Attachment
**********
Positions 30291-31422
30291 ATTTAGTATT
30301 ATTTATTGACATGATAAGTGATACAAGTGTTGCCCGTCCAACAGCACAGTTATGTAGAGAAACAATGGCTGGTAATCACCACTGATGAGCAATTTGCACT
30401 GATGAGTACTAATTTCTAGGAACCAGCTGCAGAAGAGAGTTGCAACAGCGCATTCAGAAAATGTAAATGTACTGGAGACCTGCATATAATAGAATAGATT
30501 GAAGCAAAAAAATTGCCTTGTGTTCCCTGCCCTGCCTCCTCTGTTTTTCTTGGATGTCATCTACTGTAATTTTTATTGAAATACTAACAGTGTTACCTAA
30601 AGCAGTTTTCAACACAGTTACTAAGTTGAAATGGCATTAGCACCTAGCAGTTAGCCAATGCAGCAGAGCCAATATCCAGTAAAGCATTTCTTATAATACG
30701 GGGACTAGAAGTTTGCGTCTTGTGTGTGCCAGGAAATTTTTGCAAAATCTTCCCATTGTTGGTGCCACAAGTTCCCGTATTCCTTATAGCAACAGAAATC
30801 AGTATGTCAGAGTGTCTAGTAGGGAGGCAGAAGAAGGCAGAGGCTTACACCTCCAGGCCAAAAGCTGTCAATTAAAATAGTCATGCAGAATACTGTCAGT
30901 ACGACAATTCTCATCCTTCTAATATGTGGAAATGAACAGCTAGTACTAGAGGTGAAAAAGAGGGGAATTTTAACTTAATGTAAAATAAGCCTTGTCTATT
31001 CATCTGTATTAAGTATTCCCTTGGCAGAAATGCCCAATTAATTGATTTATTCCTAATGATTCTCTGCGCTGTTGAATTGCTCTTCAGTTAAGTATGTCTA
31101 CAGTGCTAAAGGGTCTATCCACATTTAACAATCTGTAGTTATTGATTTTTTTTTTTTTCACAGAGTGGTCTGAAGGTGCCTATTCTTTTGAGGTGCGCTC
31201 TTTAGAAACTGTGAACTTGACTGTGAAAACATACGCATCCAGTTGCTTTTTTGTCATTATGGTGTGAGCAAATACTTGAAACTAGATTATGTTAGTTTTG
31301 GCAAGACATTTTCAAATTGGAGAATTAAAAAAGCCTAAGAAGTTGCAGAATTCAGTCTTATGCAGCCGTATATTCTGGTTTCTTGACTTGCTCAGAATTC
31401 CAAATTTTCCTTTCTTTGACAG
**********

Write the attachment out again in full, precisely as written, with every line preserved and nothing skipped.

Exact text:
Positions 30291-31422
30291 ATTTAGTATT
30301 ATTTATTGACATGATAAGTGATACAAGTGTTGCCCGTCCAACAGCACAGTTATGTAGAGAAACAATGGCTGGTAATCACCACTGATGAGCAATTTGCACT
30401 GATGAGTACTAATTTCTAGGAACCAGCTGCAGAAGAGAGTTGCAACAGCGCATTCAGAAAATGTAAATGTACTGGAGACCTGCATATAATAGAATAGATT
30501 GAAGCAAAAAAATTGCCTTGTGTTCCCTGCCCTGCCTCCTCTGTTTTTCTTGGATGTCATCTACTGTAATTTTTATTGAAATACTAACAGTGTTACCTAA
30601 AGCAGTTTTCAACACAGTTACTAAGTTGAAATGGCATTAGCACCTAGCAGTTAGCCAATGCAGCAGAGCCAATATCCAGTAAAGCATTTCTTATAATACG
30701 GGGACTAGAAGTTTGCGTCTTGTGTGTGCCAGGAAATTTTTGCAAAATCTTCCCATTGTTGGTGCCACAAGTTCCCGTATTCCTTATAGCAACAGAAATC
30801 AGTATGTCAGAGTGTCTAGTAGGGAGGCAGAAGAAGGCAGAGGCTTACACCTCCAGGCCAAAAGCTGTCAATTAAAATAGTCATGCAGAATACTGTCAGT
30901 ACGACAATTCTCATCCTTCTAATATGTGGAAATGAACAGCTAGTACTAGAGGTGAAAAAGAGGGGAATTTTAACTTAATGTAAAATAAGCCTTGTCTATT
31001 CATCTGTATTAAGTATTCCCTTGGCAGAAATGCCCAATTAATTGATTTATTCCTAATGATTCTCTGCGCTGTTGAATTGCTCTTCAGTTAAGTATGTCTA
31101 CAGTGCTAAAGGGTCTATCCACATTTAACAATCTGTAGTTATTGATTTTTTTTTTTTTCACAGAGTGGTCTGAAGGTGCCTATTCTTTTGAGGTGCGCTC
31201 TTTAGAAACTGTGAACTTGACTGTGAAAACATACGCATCCAGTTGCTTTTTTGTCATTATGGTGTGAGCAAATACTTGAAACTAGATTATGTTAGTTTTG
31301 GCAAGACATTTTCAAATTGGAGAATTAAAAAAGCCTAAGAAGTTGCAGAATTCAGTCTTATGCAGCCGTATATTCTGGTTTCTTGACTTGCTCAGAATTC
31401 CAAATTTTCCTTTCTTTGACAG